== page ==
How Can Women Be Effective Self-Advocates?
While the pushback women face for negotiating and self-promotion is real, it is not inevitable. Studies show women may use a variety of techniques to minimize negative perceptions, such as framing requests as good for the organization to minimize perceptions of greed and self-interest.
As we already noted, employing stereotypical male negotiation techniques often backfires because it draws attention to the fact that women are acting inconsistently with traditional gender expectations. Each of the interviewees indicated that women should be encouraged to act in a way that feels genuine to them. Lewis in particular noted that women would not succeed in any phase of their careers if they gave into the expectations of others and only personified others’ expectations of how a female attorney should act.
How can women overcome these barriers to get what they deserve? Our interviewees offer advice for women to effectively self-advocate:
- Gather as much information as possible. Understand the metrics that matter to your institution and use those metrics to provide a strong basis for your request.
- Prioritize the needs of the institution. Frame your demands in terms of the benefits they will have on the institution as a whole, rather than on yourself.
- Emphasize what you bring to the institution. Make a habit of tracking your successes and do your best to estimate the value your efforts bring. Let management know of your successes.
- Think about your role broadly. Women tend to take on more tasks which, while important for the institution to function, are not necessarily tracked by management (i.e., are not promotable tasks), like spearheading a committee or overseeing implementation of a new filing system. When tracking success, think outside the box and do not limit yourself to mere hours billed or business generated.
- Do not assume that anyone is aware of your efforts in the workplace; make them aware and express your efforts in terms that will be meaningful to your audience.
- Be authentic. Do not attempt to personify someone else, do not get derailed worrying about stereotypes, and do not get caught up in what people think about you generally as long as your behavior is respectful and appropriate to the situation.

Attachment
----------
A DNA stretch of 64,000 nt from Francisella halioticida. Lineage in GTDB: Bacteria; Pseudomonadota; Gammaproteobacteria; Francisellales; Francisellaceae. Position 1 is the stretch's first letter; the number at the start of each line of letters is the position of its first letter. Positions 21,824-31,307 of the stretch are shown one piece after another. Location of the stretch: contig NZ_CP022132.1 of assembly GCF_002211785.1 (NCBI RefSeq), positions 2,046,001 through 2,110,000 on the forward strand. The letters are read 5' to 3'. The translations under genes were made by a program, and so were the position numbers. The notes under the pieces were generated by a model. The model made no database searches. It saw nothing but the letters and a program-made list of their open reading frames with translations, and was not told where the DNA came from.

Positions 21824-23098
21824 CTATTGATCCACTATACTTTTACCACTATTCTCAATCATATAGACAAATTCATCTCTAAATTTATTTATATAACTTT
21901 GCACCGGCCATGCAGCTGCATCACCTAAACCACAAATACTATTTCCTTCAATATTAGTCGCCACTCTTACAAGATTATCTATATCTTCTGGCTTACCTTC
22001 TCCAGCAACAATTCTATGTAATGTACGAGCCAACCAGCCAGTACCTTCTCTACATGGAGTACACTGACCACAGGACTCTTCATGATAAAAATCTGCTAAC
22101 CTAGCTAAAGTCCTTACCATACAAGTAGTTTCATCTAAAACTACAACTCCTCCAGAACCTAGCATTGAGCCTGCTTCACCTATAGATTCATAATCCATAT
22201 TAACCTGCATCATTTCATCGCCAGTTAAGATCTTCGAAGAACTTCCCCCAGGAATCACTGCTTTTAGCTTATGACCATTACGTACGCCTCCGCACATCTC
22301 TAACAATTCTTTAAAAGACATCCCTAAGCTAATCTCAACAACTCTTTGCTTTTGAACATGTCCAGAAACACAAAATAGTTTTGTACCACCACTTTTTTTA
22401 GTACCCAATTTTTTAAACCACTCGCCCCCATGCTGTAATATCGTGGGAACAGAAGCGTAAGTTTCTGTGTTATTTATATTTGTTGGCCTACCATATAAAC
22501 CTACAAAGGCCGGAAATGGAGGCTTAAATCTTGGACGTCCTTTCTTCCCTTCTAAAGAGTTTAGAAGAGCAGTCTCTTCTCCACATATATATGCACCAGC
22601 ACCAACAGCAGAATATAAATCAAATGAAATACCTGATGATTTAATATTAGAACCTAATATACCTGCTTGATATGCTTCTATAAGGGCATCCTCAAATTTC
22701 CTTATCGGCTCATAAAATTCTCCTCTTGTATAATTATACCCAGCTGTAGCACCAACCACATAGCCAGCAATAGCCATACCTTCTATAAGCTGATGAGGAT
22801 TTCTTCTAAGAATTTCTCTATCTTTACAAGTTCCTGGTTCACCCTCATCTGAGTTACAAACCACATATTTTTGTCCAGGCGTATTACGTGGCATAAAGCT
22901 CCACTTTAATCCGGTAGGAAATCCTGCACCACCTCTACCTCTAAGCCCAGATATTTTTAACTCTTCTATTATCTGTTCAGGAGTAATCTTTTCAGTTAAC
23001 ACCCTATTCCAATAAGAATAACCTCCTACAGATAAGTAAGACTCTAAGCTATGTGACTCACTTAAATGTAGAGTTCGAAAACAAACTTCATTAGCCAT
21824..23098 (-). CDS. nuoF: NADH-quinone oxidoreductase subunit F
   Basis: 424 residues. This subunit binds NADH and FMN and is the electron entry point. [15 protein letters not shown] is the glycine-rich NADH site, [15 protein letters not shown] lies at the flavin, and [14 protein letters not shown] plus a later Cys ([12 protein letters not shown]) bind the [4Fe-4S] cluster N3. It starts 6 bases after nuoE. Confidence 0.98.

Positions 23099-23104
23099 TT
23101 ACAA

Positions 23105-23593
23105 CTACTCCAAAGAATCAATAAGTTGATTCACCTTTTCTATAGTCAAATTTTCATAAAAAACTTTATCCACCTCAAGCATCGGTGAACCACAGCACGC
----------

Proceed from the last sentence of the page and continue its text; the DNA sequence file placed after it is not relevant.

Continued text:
- Confidence begets respect. Use your experience and age to your advantage if you are older.
- Be respectful, but also direct. Resist the urge to minimize or otherwise undermine your request with qualifying language. Do not apologize for asking.
- Prioritize forging relationships with key workplace allies who support your career development.
- If the situation is one where you are inclined to ask permission, consider whether you really need to do so. Ask yourself if your male peers would feel entitled to act without asking for permission.
As to that final point, Shilepsky recalled a situation where both male and female attorneys in a firm became parents at around the same time. The female lawyer negotiated a four-day work week with a commensurate reduction in pay, even though she worked from home on her “day off.” As to her male colleague, sometime later (after he made partner), it was discovered he had been taking off one day per week to work from home. The takeaway: men (more than women) benefit from knowing that the “rules” don’t always apply.
What Should Institutions Do to Improve the Power Imbalance for Women?
Women cannot shoulder sole responsibility for changing stereotypical workplace dynamics, nor should they. Institutions must take conscious control in order to effectuate change. Moreover, women continue to be viewed as having primary (often sole) responsibility for children and elder care. This may minimize their apparent value to law firms and in-house departments. Institutions should use a more nuanced lens and create highly flexible work environments for lawyers (male and female) who care for children and elders. Technology can diminish concerns about working parents and eliminate the stigma mothers face for being “less committed” than their male counterparts, which should result in better parity for women. There are a number of things law firms and in-house departments can do to remove barriers for women. Here are some suggestions from our interviewees:
- Commit to identifying and then removing gender barriers in your institution that block women’s leadership and advancement opportunities.
- Retain an experienced consultant to examine existing practices and policies with the goal of determining where practices and policies may unconsciously be biased against women.
- Remove subjectivity from the evaluation process. This is not a popularity contest. Rely instead on objective criteria that are neither consciously nor unconsciously biased against women.
- Set goals, create metrics to track change, and hold leaders accountable—e.g., create a plan to address existing gender pay gaps and a strategy to avoid future gaps. Institute a system for the equitable transfer of clients so women are not disadvantaged. Devise a strategy to support women in generating business.
- Encourage those in senior roles to mentor and sponsor women in meaningful ways, and ensure that such mentoring and sponsorship is built into the accountability structure for compensation.
- Mandate an increased presence of women in leadership roles. Studies show that leadership diversity results in better decisions and a stronger bottom line.
Too often, female lawyers remain in the precarious position of advancing their careers while garnering social approval closely tied to expectations of how women “should” behave in the workplace. While gender expectations are shifting slowly, women, men, and the institutions for which they work should implement strategies to remove barriers to full and equal female participation in the law. It is well past time for women to take their rightful place at the table.